We forgot the slogan

Yes, we forgot the slogan, the one I will tell you later and it was not mine, but it is a slogan I have admired for years. The view exploded as I saw ‘Toxic avengers: what Scorsese and Tarantino’s new films say about male violence‘ (at https://www.theguardian.com/film/2019/dec/16/scorsese-irishman-tarantino-once-upon-a-time-in-hollywood-toxic-male-violence), I need to be careful here as I do not wish to attack the views of another person, in this case David Alexander. Yet he almost forces me to do that when we see ‘are they doing anything to move the discussion forward?

I am not certain, you see “Outside the Tarantino dreamscape, in which men enact their fantasies of aggression in defence of quasi-fictional innocents, what is the implication of violence for male relationships – with families, women, indeed other men? It’s surely devastation, Scorsese tells us, as he presents male violence as a problem rather than a solution“, in the end a movie is like a book, it is entertainment. I could watch either movie and then still have fun to watch ‘Spies in Disguise‘ as well, Will Smith as a turned pidgeon might be nice and the movie made me slightly curious. Me wanting to see film number three as well does nothing to the value of movies number one and two.

Just like a good book, a movie can be entertaining, educational or even inspirational, yet the inspiration could be the drive in any discussion and moving something forward, yet am I an Irishman? De Niro (for the most is not, he is American (with descendancy from both Italian and Irish side), so does that make him an Irishman? Nope, but he is an Irishman in the movie, still we focus on the actor when it is a Scorcese movie. Scorcese is the director, the author of the movie, Scorcese controlled the artistic and dramatic aspects and he visualizes the screenplay by Steven Zaillian all whilst he guides the crew and actors in the fulfilment of that vision. We can state that we wanted to have a discussion, but it is in the end a discussion on a piece of fiction, we forgot the slogan that mattered ‘The story is everything‘, it was the slogan of FX and it is still the best slogan in entertainment I know of.

And this movie? It is a movie and we can see from actual events that this could optionally have happened, yet when we realise “Hoffa vanished in late July 1975; his body was never found. He was declared legally dead in 1982“, as well as “At 3:27 p.m., Hoffa called Linteau complaining that Giacalone was late. Hoffa said, “That dirty son of a bitch Tony Jocks set this meeting up, and he’s an hour and a half late.” Linteau told him to calm down and to stop by his office on the way home. Hoffa said he would and hung up; this is Hoffa’s last known communication” A lot of this can be found in FBI files, does this make the movie truthful? No, it makes it a story that seems believable and that is not the same thing. Yet the issue that it does show is that we all love movies that are dipped in reality, whilst we leave space for Will Smith as a pigeon. Yet to be honest, how does a movie like that ‘move the discussion forward‘? It is in that context that I do not see “Both present vibrant ecosystems of toxic masculinity. And both reveal much about the largely male environments they present and the shocking violence within them, through the way they think about their central female characters“, both are basically pieces of fiction and one has been dosed with the facts of events making the movie a massive dose of realism, realism that was out and about in the 70’s.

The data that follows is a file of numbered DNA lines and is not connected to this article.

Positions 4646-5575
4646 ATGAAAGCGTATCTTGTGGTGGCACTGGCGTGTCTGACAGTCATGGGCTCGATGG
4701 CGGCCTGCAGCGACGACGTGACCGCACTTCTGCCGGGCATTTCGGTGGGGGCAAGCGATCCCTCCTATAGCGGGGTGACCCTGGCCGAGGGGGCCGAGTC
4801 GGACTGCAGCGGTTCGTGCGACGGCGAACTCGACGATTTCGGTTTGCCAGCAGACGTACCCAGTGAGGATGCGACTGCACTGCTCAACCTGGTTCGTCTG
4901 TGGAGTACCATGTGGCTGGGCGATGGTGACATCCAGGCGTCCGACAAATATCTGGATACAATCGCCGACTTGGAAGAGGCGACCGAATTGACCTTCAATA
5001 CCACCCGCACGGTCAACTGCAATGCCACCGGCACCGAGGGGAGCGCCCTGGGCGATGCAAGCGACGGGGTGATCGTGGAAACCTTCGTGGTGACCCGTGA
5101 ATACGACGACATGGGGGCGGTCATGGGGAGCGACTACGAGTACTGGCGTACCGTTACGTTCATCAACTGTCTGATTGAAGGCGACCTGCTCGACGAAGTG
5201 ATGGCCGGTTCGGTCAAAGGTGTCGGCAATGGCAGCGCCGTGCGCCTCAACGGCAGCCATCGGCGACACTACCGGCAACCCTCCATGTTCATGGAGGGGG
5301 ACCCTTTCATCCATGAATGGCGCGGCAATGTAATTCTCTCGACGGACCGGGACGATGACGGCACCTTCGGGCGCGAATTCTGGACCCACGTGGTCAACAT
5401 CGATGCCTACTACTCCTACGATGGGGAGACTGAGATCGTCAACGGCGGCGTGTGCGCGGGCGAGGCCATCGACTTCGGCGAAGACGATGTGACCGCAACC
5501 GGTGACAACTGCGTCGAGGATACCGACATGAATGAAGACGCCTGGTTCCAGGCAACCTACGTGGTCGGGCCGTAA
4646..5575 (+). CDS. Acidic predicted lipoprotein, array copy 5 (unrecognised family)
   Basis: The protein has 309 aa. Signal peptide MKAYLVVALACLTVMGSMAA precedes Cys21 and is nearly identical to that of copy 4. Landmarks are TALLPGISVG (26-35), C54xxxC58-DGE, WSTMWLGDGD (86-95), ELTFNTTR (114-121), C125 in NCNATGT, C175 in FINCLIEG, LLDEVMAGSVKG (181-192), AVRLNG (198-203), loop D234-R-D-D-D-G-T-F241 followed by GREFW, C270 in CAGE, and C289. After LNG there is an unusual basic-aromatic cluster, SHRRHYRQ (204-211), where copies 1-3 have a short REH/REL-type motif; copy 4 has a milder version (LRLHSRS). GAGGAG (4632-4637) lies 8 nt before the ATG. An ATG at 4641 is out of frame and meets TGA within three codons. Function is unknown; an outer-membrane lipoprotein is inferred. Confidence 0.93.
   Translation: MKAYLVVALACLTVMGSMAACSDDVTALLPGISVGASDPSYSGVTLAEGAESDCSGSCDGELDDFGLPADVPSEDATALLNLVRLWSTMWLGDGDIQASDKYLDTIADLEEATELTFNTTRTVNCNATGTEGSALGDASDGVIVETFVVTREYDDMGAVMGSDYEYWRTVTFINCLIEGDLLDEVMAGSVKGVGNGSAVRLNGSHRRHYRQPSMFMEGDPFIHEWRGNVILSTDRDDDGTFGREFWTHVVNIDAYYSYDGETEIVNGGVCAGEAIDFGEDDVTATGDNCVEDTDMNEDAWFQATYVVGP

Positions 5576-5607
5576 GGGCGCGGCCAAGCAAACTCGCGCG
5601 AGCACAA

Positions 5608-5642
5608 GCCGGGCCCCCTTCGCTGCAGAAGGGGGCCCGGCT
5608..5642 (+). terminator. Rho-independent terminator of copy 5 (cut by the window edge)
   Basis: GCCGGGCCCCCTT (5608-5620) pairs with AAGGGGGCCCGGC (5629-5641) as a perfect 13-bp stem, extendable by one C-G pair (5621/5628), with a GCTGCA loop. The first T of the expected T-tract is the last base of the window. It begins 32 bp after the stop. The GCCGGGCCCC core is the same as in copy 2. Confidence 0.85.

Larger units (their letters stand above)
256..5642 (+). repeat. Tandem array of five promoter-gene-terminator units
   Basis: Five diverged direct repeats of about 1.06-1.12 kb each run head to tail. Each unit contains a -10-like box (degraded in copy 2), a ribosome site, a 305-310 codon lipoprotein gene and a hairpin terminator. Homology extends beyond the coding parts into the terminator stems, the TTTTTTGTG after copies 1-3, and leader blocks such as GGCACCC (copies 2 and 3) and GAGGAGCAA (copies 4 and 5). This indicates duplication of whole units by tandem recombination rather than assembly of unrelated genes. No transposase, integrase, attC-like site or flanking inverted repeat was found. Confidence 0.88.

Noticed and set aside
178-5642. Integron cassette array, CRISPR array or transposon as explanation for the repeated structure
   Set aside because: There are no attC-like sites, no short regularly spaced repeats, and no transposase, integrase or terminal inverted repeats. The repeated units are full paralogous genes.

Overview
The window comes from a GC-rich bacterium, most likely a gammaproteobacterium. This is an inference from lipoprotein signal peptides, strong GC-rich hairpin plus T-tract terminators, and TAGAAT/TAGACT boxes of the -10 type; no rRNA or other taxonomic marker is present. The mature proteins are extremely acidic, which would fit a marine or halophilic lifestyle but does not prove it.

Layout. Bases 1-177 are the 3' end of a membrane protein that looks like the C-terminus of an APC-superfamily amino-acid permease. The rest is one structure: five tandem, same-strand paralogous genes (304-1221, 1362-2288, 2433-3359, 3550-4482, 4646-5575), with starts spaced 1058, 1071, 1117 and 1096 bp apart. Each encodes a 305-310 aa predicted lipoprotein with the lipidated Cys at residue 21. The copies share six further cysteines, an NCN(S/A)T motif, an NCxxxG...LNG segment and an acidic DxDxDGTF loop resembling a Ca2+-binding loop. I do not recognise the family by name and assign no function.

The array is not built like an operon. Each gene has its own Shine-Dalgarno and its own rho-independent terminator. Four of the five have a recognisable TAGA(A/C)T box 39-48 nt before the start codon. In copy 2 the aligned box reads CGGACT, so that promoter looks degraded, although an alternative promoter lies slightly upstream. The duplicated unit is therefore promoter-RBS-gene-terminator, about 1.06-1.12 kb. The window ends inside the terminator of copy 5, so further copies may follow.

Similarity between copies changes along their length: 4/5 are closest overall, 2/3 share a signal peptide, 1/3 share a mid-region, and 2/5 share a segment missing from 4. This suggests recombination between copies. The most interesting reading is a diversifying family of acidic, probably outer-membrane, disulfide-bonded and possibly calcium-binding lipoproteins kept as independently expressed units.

If my movie became a reality (optionally as a short movie), would ‘How to Kill a politician‘ be the stuff of fiction that drives a conversation, Yes, I would hope so, yet what conversation it would drive is another question. I thought through ‘How to Kill a politician‘ as a viewed version of my response towards anti-Islamic feelings in Europe and the anti-islamic feelings driven by politicians (in this case a Dutch one). It is a different setting, and it does not oppose the view of David Alexander, who in the end states “Scorsese tells us, as he presents male violence as a problem rather than a solution. In doing so, he ultimately creates the more meaningful film“, that is a fair enough view and we see that it is up to the director to validate or partially invalidate that view, perhaps it is not valid but it is what we take away from the story that is the beauty of the book and movie, they inspire us to have thoughts, they inspire us to dream and they inspire us to consider, three very meaningful and essential points that are in anyone’s self. And in all this we forgot one more point of inspiration, it is the story that David Alexander gives us his view on the matter, or on the matters at hand.